What is the benefit of being a member? Yes it is the law, i accept that. The public dont care about redress schemes when choosing their estate agent / letting agent, i have never been asked about it on an appointment, there is no awareness. Redress schemes are only relevant when someone wants to complain, which is fine, but again where is the benefit to the estate agent?

    We are basically paying for a service that provides a platform for the moaners of the world and give us advantage at all against companies that are not members.

    1. PeeBee

      I agree with practically every** word you have posted, ArthurHouse02.

      It’s the second sentence of the second paragraph that is the teller for me.  IT IS ‘the law’ to be a Member of one of these parasitical organisations which collectively are less use than a chocolate teaspoon.  Our industry is rarely recognised or applauded for sterling work – but constantly barracked at every opportunity – whether justified or not.  But the amount of self-policing that is clearly necessary due to the ineffectiveness/apathy of those claiming to be the appointed police is beyond believeability – and even then rarely acted upon.

      Surely other professions cannot have such a f***ed-up process of keeping its Members in check?

      **Not so sure about the “PeeBee is a joke” bit although I’m sure you’ll get a ‘Like’ or two on the back of those four words alone!  I gave you one (OOOHHH ERRRR MATRON!!)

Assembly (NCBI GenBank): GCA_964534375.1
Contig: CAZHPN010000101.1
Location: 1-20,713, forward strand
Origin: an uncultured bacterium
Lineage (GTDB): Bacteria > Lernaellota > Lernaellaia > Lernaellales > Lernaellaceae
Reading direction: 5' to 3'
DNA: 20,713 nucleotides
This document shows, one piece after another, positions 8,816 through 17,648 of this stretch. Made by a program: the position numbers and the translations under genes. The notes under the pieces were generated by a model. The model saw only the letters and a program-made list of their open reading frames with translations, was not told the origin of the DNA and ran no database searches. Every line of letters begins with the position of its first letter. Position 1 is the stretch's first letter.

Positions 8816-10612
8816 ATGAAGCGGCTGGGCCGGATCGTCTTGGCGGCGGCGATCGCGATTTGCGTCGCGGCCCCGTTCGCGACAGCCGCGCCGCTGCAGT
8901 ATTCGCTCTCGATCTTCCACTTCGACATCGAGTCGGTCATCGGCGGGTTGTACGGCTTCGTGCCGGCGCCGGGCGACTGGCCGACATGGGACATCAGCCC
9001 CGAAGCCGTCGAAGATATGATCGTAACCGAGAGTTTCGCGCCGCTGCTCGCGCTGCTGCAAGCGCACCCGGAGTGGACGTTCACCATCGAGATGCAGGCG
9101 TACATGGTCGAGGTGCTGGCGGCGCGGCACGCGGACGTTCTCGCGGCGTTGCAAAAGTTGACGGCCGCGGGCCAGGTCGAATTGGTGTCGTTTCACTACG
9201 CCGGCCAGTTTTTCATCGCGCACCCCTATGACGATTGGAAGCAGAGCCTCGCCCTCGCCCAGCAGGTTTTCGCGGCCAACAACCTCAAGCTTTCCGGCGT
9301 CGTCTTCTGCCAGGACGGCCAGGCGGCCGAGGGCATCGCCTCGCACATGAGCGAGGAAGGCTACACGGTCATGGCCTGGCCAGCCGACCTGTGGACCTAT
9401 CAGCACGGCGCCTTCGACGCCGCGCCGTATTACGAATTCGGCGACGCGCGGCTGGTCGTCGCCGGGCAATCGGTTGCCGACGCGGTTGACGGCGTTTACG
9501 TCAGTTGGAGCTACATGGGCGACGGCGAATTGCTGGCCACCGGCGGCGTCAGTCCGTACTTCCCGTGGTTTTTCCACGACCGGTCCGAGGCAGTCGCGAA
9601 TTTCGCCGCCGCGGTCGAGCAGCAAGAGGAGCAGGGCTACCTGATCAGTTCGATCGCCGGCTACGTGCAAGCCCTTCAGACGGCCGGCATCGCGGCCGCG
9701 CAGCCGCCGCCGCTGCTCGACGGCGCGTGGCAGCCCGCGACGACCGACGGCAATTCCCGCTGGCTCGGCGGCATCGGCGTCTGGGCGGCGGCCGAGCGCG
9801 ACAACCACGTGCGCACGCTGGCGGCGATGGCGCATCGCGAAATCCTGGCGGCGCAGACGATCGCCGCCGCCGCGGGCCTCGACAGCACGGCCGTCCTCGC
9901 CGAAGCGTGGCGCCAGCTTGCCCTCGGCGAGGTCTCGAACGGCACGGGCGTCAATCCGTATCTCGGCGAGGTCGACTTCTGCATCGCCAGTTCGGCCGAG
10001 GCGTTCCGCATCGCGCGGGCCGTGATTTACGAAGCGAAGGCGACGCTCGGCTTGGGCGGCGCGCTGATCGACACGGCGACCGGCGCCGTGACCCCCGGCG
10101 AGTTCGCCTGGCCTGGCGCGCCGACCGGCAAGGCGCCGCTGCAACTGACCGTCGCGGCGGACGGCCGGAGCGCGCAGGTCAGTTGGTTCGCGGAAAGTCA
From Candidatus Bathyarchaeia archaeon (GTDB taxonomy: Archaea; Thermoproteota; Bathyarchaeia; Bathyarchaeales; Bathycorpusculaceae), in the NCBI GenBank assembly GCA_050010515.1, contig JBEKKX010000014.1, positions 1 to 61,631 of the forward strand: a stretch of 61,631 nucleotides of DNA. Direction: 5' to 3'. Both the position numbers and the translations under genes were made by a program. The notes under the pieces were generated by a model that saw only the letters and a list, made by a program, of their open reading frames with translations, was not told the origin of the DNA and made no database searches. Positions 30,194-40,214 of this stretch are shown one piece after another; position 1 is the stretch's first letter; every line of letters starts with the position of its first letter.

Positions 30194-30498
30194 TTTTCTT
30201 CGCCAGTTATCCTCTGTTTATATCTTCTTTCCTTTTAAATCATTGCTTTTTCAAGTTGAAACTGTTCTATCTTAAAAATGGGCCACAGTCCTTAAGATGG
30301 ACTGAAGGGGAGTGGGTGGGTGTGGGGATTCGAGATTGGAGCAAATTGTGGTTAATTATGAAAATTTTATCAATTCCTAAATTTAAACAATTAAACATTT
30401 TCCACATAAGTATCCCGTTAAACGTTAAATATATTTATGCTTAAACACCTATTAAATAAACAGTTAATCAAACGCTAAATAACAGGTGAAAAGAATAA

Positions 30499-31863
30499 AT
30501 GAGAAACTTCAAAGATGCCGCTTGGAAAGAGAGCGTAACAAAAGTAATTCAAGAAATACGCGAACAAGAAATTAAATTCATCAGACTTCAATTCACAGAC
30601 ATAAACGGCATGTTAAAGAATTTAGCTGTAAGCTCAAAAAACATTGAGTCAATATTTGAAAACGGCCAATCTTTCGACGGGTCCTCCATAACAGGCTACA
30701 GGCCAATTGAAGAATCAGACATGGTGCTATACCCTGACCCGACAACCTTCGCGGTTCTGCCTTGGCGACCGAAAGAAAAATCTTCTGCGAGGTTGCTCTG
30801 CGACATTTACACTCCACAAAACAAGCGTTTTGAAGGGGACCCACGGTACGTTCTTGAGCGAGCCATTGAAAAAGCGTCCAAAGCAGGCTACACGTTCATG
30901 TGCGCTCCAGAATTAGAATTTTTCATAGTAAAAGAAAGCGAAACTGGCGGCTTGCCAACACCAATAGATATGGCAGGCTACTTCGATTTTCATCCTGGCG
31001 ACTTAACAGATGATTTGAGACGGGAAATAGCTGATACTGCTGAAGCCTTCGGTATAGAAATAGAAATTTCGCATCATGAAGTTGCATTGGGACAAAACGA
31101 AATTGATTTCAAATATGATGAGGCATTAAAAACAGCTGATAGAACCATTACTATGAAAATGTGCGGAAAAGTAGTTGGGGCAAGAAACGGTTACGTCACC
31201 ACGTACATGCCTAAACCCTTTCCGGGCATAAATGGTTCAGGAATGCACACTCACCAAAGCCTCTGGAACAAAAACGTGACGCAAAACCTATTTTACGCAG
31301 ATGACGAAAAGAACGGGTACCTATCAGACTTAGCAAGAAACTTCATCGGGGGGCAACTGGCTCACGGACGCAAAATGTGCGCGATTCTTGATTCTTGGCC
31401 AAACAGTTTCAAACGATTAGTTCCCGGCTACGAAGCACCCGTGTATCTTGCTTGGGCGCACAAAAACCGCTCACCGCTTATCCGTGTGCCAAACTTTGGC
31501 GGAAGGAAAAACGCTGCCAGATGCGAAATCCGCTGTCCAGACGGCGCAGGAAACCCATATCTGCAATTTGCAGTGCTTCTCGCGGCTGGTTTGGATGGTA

1. ArthurHouse02

        As i am sure was fairly obvious, twas a typo…is should read PeeBee “its” a joke.

  5. scruffy

    Interesting that TPO and Property Redress schemes charge per office whereas Ombudsman Services:property charged per business. As the directors/owners carry the can in all cases, this seems like a loose interpretation of the legislation that says employees do not require individual membership of a redress scheme, just the business.

    Now with a near monopoly position, seemingly gifted by our clever government, and the National Trading Standards Estate Agency Team (NTSEAT) at Powys seemingly turning a blind eye, we can look forward to eye-watering price rises each year.

    Sounds familiar ? No doubt they will take their cue from Rightmove while they can.

  6. Woodie0636

    The TPO were toothless If they give the new property redress scheme a pair of balls so they can do their job that would be a good thing (yes) but don’t hold your breath

    1. PeeBee


      I see that your particular issue got a (albeit brief) hearing in the Commons yesterday.

      Get in touch with EYE’s editor as I have suggested previously.  She will be pleased to hear from you, I have no doubt.

      1. Woodie0636

        Thanks pee bee took your advice and have been in touch with the editor

  7. Chris Wood

    The NTSEAT were perfectly happy to allow hundreds of companies to not be members of a redress scheme (a legal requirement) by reinterpreting the law so that as long as they had ‘access to redress’ the companies were not in breach of the law.

    The NTSEAT also unilaterally state that hundreds of one set of franchisees of a call-centre agent are apparently employed* so do not need to comply with other legislation such as having and paying for anti-money-laundering requirements etc. that everyone else does.

    *despite the clear legal status at companies house as being self-employed autonomous Ltd companies in their own right, presumed individual HMRC  PAYE, NI and VAT returns and, the franchisors own public statements to the contrary.